Analysis modeling Approaches

The Analysis modeling Approaches are two types :

1. Structured Analysis
2. Object oriented Analysis

1. Structured Analysis : 

Structured analysis is a top-down approach, which focuses on refining the problem with the help of functions performed in the problem domain and data produced by these functions. This approach facilitates the software engineer to determine the information received during analysis and to organize the information in order to avoid the complexity of the problem. The purpose of structured analysis is to provide a graphical representation to develop new software or enhance the existing software. In structured analysis the graphical diagram is used to develop and portray system specifications that are easily understood by users. These diagrams describe the steps that need to occur and the data required to meet the design function of a particular software. This type of analysis mainly focuses on logical systems and functions, and aims to convert business requirements into computer programs and hardware specifications. The major steps involved in the structured analysis process are:

  • Studying the current business environment
  • Modeling the old logical system
  • Modeling a new logical system
  • Modeling a new physical environment
  • Evaluating alternatives
  • Selecting the best design
  • Creating structured specifications

There are three orthogonal views related to structured analysis:

Functional View : This involves data flow diagrams, which define the work that has been done and the flow of data between things done, thereby providing the primary structure of a solution.

Data View : This comprises the entity relationship diagram and is concerned with what exists outside the system that is being monitored.

Dynamic View : This includes state transition diagrams and defines when things happen and the conditions under which they may happen.

2. Object Oriented Analysis :

An object-oriented approach is used to describe system requirements using prototypes. This approach is performed using object-oriented modeling or object-oriented analysis, which analyzes the problem domain and then partitions the problem with the help of objects. An object is an entity that represents a concept and performs a well-defined task in the problem domain. For this, an object contains information of the state and provides services to entities, which are outside the object(s). The state of an object changes when it provides services to other entities.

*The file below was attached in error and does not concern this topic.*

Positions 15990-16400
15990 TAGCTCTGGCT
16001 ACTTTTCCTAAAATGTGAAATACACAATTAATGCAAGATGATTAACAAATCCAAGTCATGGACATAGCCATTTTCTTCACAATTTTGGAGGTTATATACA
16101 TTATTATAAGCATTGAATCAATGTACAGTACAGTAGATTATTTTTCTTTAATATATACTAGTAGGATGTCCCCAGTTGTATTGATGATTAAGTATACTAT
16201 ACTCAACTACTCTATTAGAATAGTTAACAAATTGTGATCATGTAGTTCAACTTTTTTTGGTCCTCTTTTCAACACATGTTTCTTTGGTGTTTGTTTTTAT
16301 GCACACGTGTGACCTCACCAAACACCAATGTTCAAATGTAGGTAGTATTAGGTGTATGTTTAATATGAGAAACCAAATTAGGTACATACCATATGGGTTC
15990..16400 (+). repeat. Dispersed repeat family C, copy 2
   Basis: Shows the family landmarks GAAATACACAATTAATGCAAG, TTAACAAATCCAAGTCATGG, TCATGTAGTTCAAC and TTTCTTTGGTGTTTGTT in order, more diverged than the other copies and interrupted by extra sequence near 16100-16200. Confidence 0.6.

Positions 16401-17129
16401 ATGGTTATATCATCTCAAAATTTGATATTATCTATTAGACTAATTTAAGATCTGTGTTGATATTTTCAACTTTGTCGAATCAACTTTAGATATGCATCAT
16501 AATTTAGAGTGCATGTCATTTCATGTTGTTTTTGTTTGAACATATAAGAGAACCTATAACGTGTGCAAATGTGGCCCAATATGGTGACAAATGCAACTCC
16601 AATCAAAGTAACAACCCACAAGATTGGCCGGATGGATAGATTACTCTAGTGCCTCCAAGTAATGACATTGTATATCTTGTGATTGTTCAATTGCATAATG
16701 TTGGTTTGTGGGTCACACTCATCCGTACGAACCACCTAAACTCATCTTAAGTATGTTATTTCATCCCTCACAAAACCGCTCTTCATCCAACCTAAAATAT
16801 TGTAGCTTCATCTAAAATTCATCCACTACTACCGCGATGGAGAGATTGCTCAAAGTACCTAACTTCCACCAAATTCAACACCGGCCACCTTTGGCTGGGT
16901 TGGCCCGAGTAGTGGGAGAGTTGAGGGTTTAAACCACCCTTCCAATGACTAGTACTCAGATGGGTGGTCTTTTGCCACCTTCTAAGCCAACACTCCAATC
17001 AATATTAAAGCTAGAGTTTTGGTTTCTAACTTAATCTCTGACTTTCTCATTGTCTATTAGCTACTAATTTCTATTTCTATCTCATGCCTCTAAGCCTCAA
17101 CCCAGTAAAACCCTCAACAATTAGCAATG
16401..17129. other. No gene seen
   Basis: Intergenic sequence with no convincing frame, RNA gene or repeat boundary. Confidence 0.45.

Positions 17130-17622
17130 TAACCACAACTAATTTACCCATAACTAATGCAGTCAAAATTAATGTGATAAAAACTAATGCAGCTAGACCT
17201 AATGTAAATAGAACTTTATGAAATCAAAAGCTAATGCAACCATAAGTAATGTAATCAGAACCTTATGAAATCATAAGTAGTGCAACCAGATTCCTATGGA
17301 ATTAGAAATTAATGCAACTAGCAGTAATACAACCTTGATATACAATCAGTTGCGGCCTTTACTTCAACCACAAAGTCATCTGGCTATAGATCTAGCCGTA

The object-oriented modeling defines a system as a set of objects, which interact with each other by the services they provide. In addition, objects interact with users through their services so that they can avail the required services in the system. To understand object-oriented analysis, it is important to understand various concepts used in an object-oriented environment. Some of the commonly used concepts are as follows :

  • Object : An instance of a class used to describe the entity.
  • Class : A collection of similar objects, which encapsulates data and procedural abstractions in order to describe their states and operations to be performed by them.
  • Attribute : A collection of data values that describe the state of a class.
  • Operation : Also known as methods and services, provides a means to modify the state of a class.
  • Superclass : Also known as base class; is a generalization of a collection of classes related to it.
  • Subclass : A specialization of superclass and inherits the attributes and operations from the superclass.
  • Inheritance : A process in which an object inherits some or all the features of a superclass.
  • Polymorphism : An ability of objects to be used in more than one form in one or more classes.

Generally, it is considered that object-oriented systems are easier to develop and maintain. Also, it is considered that the transition from object-oriented analysis to object-oriented design can be done easily. This is because object-oriented analysis is resilient to changes as objects are more stable than functions that are used in structured analysis.

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